Other darknet markets don’t enforce such stringent security protocols, as they might feel they’re too complex for many users. But, as we saw, buyers did not seem to mind following White House Market’s rules. In fact, the high level of security involved would give many users greater peace of mind compared to using other markets. Besides, PGP and XMR (Monero) don’t really take long to learn.

The Strictest Protocols Don’t Stop Interference From Law Enforcement

What we learned from White House Market is that it doesn’t matter if you have the strictest on-platform security protocols in place; users can still face interference from law enforcement. This happened to Paul Engstrom, a 45-year-old Las Vegas man who was one of the most prolific cocaine vendors on White House Market. 

He allegedly ran a thriving drug operation, two stash houses, and a team of dealers. Engstrom set up Monero for all his transactions and used cryptocurrency mixers (or tumblers) to improve the security of his cryptocurrency transactions. He allegedly sold at least 20 kilos of cocaine at three times its street price in Las Vegas, generating an estimated $1.9m in just four months in 2021.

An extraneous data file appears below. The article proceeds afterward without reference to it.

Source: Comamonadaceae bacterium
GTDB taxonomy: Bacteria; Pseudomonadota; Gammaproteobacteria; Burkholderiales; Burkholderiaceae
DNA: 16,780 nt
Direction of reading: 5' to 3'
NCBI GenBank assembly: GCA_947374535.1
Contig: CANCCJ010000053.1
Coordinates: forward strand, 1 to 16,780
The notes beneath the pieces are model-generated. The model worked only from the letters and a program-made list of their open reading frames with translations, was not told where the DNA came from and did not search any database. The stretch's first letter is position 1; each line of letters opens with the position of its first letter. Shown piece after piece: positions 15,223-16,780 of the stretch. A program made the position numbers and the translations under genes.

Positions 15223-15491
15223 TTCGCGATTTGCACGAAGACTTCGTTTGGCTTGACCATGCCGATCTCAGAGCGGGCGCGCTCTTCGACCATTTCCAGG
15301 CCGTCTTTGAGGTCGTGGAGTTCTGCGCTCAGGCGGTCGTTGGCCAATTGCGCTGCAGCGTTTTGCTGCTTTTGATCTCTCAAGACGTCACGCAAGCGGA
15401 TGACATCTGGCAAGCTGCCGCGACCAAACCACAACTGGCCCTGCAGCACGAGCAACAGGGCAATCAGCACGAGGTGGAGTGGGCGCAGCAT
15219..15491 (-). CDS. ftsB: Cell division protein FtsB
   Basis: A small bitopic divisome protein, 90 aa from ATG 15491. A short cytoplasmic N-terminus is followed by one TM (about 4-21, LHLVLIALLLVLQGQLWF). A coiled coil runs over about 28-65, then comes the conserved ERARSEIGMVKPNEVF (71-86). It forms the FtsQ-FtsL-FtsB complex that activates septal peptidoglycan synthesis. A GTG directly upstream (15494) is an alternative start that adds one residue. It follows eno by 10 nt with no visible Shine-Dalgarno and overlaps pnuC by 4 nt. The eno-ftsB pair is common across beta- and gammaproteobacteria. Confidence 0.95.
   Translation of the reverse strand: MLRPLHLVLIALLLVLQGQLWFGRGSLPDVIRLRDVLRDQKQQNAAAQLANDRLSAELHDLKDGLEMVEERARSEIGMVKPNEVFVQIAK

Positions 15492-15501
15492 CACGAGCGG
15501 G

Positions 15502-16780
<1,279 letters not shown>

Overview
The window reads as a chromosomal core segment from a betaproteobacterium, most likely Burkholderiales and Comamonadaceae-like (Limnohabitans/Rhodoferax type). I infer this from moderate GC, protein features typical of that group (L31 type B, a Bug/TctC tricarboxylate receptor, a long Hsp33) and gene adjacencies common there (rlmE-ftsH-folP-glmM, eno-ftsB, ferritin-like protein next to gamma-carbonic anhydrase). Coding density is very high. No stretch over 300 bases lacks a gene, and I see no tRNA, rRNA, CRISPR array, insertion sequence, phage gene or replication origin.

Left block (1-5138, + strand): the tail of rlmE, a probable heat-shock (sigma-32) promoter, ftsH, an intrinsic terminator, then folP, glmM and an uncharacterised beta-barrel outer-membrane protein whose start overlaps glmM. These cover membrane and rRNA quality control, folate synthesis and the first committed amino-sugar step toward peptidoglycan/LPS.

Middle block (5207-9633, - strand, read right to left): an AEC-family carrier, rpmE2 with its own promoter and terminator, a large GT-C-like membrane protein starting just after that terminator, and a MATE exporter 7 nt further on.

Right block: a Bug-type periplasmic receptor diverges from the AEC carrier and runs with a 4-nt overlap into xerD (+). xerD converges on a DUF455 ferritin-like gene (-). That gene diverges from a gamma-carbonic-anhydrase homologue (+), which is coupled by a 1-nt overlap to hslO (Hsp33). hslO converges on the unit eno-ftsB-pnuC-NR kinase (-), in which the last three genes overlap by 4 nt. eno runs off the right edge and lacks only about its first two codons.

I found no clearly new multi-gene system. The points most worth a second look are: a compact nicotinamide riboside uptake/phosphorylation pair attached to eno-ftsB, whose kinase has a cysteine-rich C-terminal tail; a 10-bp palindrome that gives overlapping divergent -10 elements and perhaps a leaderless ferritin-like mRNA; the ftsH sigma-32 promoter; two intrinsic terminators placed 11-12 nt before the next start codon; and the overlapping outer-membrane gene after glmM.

Even the most careful dark web transactions can be investigated by law enforcement and traced back to specific individuals. For example, Engstrom allegedly used a cryptocurrency-to-cash exchange called BitLiquid to convert his earnings to US dollars. One of these transactions triggered a currency transaction report (CTR) because it was over $10,000. This CTR allowed investigators to trace Engstrom’s deposits to his personal crypto wallets totaling $3m. 

“Whether you use Monero doesn’t help you [when you cash out]. Unexplained sources of income coming from crypto wallets are always a red flag,” says Christin.

White House Market’s Brand of Ethics